74DD76C9-7F10-4075-9928-3EA86AD1ABBF.thumb.jpeg.bd22ec56fc3f21fc74ced9b81740be21.jpeg

Bungee starting. USN and others used it as it could flip the prop faster than a human especially as engines became larger and before electric starting. Hand cranked inertial starters were also common but if you've ever cranked one they're a b'tch.

 

bungee-starting(1).jpg

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On 1/15/2022 at 10:01 AM, twostepn2001 said:

l have maybe close to 20 hours (not logged) riding in a AT-6. lt was very difficult to try and talk and be heard over all the noise, even with the intercom system. Usually just said what needed to be said before takeoff and after landing.

So my question for you guys that have been fortunate enough to get rides in something like a B-17 or even Fifi or Doc. ls any kind of conversation possible without intercoms with all the wind and engine noise?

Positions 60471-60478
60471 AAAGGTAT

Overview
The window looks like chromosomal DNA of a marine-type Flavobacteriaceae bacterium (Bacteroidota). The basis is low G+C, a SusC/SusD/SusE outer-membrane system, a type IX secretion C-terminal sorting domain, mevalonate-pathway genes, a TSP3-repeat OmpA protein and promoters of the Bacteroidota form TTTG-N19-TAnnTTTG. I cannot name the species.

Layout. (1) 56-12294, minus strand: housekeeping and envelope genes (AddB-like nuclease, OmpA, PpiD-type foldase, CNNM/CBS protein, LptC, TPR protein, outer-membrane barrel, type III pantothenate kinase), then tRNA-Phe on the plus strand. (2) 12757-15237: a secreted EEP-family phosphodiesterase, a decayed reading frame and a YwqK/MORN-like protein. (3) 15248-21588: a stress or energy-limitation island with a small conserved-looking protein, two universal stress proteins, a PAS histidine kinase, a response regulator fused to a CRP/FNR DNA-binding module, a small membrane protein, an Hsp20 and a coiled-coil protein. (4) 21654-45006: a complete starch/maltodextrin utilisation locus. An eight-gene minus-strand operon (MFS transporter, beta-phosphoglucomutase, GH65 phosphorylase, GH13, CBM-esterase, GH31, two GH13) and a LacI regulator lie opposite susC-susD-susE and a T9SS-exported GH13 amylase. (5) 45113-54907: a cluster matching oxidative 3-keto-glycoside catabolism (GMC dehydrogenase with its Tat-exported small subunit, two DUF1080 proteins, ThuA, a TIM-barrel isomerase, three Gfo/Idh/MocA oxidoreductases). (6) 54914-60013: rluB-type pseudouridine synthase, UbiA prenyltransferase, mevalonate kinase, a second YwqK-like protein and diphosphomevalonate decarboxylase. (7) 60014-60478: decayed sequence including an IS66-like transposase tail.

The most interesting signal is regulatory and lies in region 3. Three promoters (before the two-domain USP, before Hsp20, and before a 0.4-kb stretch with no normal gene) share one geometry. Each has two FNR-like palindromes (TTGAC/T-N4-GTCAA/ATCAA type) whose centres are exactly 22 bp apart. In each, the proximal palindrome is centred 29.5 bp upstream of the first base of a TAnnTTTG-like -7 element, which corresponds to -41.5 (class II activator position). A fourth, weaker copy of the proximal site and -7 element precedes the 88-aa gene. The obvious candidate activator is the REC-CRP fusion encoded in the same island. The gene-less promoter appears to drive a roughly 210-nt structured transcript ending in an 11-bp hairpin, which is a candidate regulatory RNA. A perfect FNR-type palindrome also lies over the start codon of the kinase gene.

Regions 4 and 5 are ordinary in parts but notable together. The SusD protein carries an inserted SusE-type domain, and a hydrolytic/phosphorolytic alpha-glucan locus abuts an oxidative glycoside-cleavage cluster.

I went up in Fifi.   The noise level was definitely higher than say a commercial jetliner, but not unbearably so.  Sooner or later I'm going to pony up for a ride in maybe a 17 or 25 too.    My biggest takeaway was actually this: the ambient temperature was about 101 degrees F the day of my flight.   Until we got moving and had some air flow, it was freaking hot in that aluminum tube.  It gave me a whole different level of appreciation for the guys who operated bombers from tropical islands with combat gear and no creature comforts.  

Topturret-1.JPGTailguns-1.JPG